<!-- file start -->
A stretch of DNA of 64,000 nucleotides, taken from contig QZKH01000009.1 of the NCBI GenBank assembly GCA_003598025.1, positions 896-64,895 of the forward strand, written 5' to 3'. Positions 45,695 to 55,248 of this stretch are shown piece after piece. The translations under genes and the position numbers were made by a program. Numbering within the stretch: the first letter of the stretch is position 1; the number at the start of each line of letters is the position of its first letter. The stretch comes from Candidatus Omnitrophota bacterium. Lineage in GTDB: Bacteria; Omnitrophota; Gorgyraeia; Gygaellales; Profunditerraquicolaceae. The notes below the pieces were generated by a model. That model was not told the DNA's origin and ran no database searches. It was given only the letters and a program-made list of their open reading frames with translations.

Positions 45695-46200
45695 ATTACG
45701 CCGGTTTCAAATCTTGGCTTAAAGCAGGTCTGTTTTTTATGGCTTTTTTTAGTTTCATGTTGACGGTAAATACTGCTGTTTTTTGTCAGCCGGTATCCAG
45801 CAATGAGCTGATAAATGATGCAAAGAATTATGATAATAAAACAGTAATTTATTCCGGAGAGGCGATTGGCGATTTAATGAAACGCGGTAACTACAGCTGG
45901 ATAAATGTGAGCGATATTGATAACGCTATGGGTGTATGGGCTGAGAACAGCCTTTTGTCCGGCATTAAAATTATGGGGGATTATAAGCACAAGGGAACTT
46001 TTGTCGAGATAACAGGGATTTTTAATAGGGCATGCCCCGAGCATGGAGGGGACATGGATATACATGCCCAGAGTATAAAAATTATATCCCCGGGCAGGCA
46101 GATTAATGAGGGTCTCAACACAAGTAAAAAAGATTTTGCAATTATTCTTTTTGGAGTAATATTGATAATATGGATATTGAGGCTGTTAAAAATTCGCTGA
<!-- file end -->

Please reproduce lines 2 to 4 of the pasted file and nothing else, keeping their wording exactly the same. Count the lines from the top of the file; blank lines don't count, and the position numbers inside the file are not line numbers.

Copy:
Positions 45695-46200
45695 ATTACG
45701 CCGGTTTCAAATCTTGGCTTAAAGCAGGTCTGTTTTTTATGGCTTTTTTTAGTTTCATGTTGACGGTAAATACTGCTGTTTTTTGTCAGCCGGTATCCAG